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Write What You (Don’t) Know

That “write what you know” adage is a mixed bag of cats, in my opinion. The technical word for it that they whip out in English classes is verisimilitude — the feeling of truth in fiction. That’s well and dandy, but some people seem to think that means you can’t write about anything that doesn’t happen in real life.

Sorry, what?

I remember reading a picture book with my second grade class full of vocabulary words. It was a retelling of the Cinderella story, but with dinosaurs. Dinosaurs! It was the best thing in the world. (It’s called Dinorella: A Prehistoric Fairy Tale. Talk about a blast from the past, eh? Wink wink, nudge nudge.) It was fantastic, in every sense of the word.

Speaking of, there are entire genres, thousands of stories, devoted to turning “verisimilitude” on its head. Do you think Tolkien ever met an actual, scaly, fire-breathing dragon? He wrote five or six of the darn things. I have never been on an intergalactic spaceship in my life, but darned if I’m going to let that stop me from writing a space opera. I’ve never met a fairy from the Summer Court, but I wrote a book about them. So what if these things aren’t real right now? That’s the thing about words. You can do anything with them. If you want to write a book about cowboy aliens feuding with mermaids, you can do that. If you want to write a book about a cactus’s search for love, you can do that. It’s your brain, dude. Go nuts.

But now that you have your crazy cool world, it has to be relatable. This is what I mean by a mixed bag — there’s got to be some element that the readers can recognize and identify with. I don’t care whether your protagonist has tentacles. Maybe blue spots lighting up on his face is the alien equivalent of a blush, and he can’t stop glowing when he sees the other alien down the hall. Or maybe the protag is a dragon who’s trying to outdo that green-scaled idiot across the mountainside in a contest on whose lair is the most bedecked with jewels.

And not just the characters, the setting, too. Even Mars has crunchy sand underfoot that gets everywhere and annoys the crap out of your characters. Playing in fantastic genres is a lot of fun, but it won’t work if the only cool thing is the genre itself.

Finding Time

One of the things I miss about college is the fact that I could rearrange my schedule to basically whatever I wanted. The classes in my major I couldn’t really do anything about, but I could pick other classes to suit whatever timetable I liked, so I had nice comfortable lunch hours, or my day was over promptly at 3:20 in the afternoon. If I then wanted to spend my time goofing off on the internet — I mean, uh, conscientiously studying and doing my homework — then I could. If I wanted to go poking around town with my friends, then I could. If I wanted to write a whole series of books, then I could. (I didn’t.) The world was my small-college-town-sized oyster.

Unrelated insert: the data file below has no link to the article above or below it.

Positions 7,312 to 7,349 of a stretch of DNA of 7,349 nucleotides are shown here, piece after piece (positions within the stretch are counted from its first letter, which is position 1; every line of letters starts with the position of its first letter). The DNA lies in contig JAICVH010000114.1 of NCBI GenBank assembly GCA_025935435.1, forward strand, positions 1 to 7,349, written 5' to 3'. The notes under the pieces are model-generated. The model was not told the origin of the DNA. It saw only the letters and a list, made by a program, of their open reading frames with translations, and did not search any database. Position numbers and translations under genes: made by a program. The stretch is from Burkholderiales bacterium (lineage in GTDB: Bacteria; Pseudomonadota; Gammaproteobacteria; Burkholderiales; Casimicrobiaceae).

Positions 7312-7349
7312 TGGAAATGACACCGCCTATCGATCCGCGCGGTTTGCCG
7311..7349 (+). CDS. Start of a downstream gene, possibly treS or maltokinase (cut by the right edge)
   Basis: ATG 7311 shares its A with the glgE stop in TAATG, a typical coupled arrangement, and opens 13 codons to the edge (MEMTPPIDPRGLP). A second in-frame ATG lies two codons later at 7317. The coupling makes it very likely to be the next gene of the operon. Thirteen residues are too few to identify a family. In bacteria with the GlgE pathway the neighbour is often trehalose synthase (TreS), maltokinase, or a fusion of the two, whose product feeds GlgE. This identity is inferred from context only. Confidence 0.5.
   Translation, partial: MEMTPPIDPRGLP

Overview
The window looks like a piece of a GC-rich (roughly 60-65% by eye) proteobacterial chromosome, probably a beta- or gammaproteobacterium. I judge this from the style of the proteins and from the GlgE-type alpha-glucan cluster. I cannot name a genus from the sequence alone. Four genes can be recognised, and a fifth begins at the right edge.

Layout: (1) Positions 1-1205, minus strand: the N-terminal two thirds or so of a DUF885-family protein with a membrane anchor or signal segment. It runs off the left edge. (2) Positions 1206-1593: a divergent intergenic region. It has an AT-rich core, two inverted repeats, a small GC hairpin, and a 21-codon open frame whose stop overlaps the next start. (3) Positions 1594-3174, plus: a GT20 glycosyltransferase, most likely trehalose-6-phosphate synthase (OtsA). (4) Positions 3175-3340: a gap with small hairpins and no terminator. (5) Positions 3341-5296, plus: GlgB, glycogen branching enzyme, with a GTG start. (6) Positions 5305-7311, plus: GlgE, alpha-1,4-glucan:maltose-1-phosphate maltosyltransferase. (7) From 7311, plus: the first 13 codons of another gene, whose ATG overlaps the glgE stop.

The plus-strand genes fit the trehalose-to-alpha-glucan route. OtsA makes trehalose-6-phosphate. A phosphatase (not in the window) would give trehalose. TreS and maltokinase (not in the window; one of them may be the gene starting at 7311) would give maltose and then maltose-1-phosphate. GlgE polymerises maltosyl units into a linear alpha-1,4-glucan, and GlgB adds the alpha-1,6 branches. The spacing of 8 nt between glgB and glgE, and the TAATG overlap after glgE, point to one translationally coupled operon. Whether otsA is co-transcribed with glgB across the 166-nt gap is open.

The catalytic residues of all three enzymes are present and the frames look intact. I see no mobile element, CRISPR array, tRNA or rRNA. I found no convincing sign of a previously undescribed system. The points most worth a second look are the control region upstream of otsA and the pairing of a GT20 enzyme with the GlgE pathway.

But I’ve got an actual real-person job these days — ladies, gents, distinguished guests, I am a nine-to-fiver. Part and parcel of the gig is having to plan the rest of my day around that big chunk of time. By which I mean, time management becomes a crucial factor for the writing process.

So while I was reading Books On Writing and marathoning the Mad Genius Club blog during one of my dry spells earlier this year, one of the posts that I found was this one by Larry Correia. The dude is ridiculously successful. He is rolling in money. And he started out writing while he had a day job, and worked hard enough that he could quit his day job, and now his day job is writing. I aspire to be where he is now, and I respect his work ethic; which means I’m trying to have a similar work ethic.

Which is one of the reasons why I decided to buckle down and actually finish that darn draft. And that meant coming home from work and pounding out a few thousand words every day until the draft was done. I described the process to one of my friends — earbuds in, big mug of cocoa, and squeezing as much writing as possible into two or three hours so I could get to bed on time, wake up, go to work, and do it all over again. She was nonplussed, to say the least. She didn’t have the time to spare to do something like that.

But my question is, how are you ever going to get a project finished if you don’t find the time? Heck, make the time. Wake up earlier if you have to, or stay up later (and find a strong alarm ringtone on your phone). I mean, it helps that I don’t have a romantic relationship to maintain at the same time, and that my closest friends live at least 45 minutes away. But even if my situation was different, writing is still important to me, and it doesn’t magically stop being important just because I have an S.O.

And having a finished, polished manuscript is a pretty good feeling.

Frankenstein’s Monster and the Phantom

He was born ugly, and people abused him because he was ugly, so he went on a murder spree. Which character does this describe?

Err … both. Okay.

What about their motivations? The Creature was abandoned hours after his creation, left to fend for himself. He just wanted someone to talk to, right? He was lonely because he was the only person in the world like himself, and even his own reflection frightened him. He learned three different languages to talk to people in, only to hear them screaming at him in three different languages. Even a small child thought he was repulsive. So … he killed the child. Solid logic there, buddy. The next step is obviously to frame an innocent woman for the murder.